“Fear not Fry,” says he, “you will be there. We will get you to Australia. There is another boat. The greatest ship of her kind. She is faster, more navigable and more commodious than any other and she sets sail in 15 days. Her name– The Titanic!”
Fry’s Titanic diary
Gods! Finally I am set sail. Three days after my teammates are already departed. They en route while I languish here in the bowels of this ship.
In truth this ship is a hideous wreck. My quarters, are cramped, and carry a foul air of pestilence.
I dined with the Rt Hon George Absquith this evening. Lady Margaret and I did make badinage. My repartee was unparalleled. I got quite drunk on the champagne and tried to follow her back to her cabin, but she would not let me inside. One day she will realise what she has lost.
Canapes on the pavilion this evening. There is muttering of war. I tell everyone not to be stupid. Who would make war on the English? These are the days of peace and freedom. The only war is to be made on the pitch! Ha! I get quite drunk and attempt to swing from the chandelier in the main hall. Luckily I see sense and merely swan dive off the parapet.
Managed to get a net today. I commanded one of the deck hands—a small boy named Toby— to throw me a couple. One of my shots was hit so hard that it loosed a lifeboat. Ah well they will never need that!
The captain is a rum bloke called Smethwick. I fancy he likes a bit of the lash.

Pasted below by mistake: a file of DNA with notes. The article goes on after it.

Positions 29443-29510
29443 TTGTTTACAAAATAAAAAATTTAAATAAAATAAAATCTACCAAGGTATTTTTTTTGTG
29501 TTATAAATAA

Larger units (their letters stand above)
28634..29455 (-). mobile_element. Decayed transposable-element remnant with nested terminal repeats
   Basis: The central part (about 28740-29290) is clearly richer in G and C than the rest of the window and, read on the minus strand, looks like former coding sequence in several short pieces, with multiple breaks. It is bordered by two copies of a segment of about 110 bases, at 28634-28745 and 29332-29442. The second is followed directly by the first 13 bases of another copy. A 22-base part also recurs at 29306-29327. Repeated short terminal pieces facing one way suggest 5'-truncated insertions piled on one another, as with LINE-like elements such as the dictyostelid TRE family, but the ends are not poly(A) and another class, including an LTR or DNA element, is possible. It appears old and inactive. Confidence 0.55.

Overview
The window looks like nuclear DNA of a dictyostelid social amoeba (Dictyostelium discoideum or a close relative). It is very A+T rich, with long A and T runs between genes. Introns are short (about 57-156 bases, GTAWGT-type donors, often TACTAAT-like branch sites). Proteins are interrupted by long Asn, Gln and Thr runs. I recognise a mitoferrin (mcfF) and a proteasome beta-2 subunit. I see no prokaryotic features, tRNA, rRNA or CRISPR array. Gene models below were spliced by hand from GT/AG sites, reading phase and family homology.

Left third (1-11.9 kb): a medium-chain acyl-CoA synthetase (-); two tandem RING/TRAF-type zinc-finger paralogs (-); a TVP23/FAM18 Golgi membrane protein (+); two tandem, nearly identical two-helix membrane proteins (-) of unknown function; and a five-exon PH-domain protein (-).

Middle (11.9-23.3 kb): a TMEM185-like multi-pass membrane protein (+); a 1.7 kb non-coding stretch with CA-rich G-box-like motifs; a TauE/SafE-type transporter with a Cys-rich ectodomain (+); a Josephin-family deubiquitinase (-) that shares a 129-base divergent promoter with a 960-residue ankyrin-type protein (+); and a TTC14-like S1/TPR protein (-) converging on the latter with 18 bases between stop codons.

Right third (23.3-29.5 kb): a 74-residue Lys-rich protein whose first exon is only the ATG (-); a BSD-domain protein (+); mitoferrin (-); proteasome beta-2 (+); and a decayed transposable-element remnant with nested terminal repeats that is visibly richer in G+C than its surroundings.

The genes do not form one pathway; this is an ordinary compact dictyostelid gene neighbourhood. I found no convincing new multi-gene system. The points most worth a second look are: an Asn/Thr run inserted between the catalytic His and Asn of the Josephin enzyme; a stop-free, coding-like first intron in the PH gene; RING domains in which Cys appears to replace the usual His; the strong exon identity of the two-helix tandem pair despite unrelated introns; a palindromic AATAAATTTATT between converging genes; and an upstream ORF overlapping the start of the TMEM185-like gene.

Supine supernumeraries! What an experience. I was playing tennis on the deck with the Rt Hon William Perry this morning. As I closed the match with a smash to his head, I saw a fine form floating past. O but how! Dressed head to toe in willowing white cloth she’d come to play. Her name is Penelope Simmons. I am enamoured. I am entrapped.
Curses. I have been dreaming about my team. I cannot help but wonder how that adipose barrel of butter Grace is faring. Undoubtedly he is turning them against me. On my boat! Where I should have been. If only we could go faster. I will tell the captain of this junk to burn more coal! Fry needs to reach Australia!
Good, we are making time. I threatened the captain last night to increase our speed to the maximus. He pointed that we were already travelling as fast as we could. Then I looked at the map. “There,” I said to him. “Why can’t we go that way?”
“Those are the North Atlantic straits Sir,” says he. “They are the most treacherous waters in the northern hemisphere.”
“O you quaking, quavering fool. Are you English or are you a coward? What straits ever bowed the English before. We must go that way—through there avaunt!”
After some hard slaps to the face the fool saw sense. Finally we are catching them!
I mustered up the courage to speak to Penelope. What an angel. She is going to holiday in India with her parent. I asked her if she likes cricket. She said yes and asked me the same. I could only look away and blush.
I must break out of my cabin.
The weather turns against us. These seas are cold. The ladies and gentlemen of the ship had a dance today. I charmed and wooed every lady. But my eyes were set on the fairest of them all. Penelope! We danced three roundels and a waltz. Ah the romance. At the end she slipped me her glove. I feel she is smitten.